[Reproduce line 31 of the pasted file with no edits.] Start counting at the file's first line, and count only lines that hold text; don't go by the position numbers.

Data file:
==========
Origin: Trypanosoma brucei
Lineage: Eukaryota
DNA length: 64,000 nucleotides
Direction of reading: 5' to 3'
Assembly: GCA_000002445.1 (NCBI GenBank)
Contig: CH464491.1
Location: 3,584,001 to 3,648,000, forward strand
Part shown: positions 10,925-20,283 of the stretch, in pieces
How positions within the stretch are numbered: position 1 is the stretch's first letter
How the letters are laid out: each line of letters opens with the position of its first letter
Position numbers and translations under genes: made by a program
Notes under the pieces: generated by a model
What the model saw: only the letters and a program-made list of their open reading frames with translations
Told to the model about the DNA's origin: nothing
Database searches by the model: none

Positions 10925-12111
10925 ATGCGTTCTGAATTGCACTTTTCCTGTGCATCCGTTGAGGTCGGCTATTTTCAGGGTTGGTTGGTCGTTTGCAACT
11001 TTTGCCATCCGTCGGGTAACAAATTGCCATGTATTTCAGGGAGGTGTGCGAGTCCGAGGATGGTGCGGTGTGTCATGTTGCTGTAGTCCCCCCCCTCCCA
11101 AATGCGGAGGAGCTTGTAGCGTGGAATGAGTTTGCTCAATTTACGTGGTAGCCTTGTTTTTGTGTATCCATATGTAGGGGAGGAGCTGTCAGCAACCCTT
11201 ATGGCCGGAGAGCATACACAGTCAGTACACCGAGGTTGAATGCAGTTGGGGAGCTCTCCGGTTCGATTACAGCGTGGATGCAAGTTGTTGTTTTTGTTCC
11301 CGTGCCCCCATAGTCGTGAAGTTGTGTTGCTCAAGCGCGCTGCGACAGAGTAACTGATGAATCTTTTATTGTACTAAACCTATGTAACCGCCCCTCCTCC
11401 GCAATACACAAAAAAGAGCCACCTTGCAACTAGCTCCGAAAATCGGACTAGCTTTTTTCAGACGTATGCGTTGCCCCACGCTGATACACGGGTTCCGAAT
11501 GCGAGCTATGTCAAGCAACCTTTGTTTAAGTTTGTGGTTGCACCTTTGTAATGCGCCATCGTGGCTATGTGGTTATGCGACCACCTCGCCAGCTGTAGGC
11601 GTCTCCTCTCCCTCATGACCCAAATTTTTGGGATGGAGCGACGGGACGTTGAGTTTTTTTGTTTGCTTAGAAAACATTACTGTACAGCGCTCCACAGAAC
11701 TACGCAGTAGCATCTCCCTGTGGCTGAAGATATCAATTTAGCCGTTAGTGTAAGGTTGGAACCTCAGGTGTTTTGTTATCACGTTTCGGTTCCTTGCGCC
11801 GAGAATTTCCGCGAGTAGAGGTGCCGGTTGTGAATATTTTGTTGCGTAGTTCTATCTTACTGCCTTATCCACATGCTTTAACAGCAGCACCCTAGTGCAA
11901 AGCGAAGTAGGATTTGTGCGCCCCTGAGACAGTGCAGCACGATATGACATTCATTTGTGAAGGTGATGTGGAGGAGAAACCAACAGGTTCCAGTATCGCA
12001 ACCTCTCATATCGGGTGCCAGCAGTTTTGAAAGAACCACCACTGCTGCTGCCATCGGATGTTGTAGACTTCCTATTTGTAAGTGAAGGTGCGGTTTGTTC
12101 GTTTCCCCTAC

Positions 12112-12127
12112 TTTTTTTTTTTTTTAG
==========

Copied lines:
12112 TTTTTTTTTTTTTTAG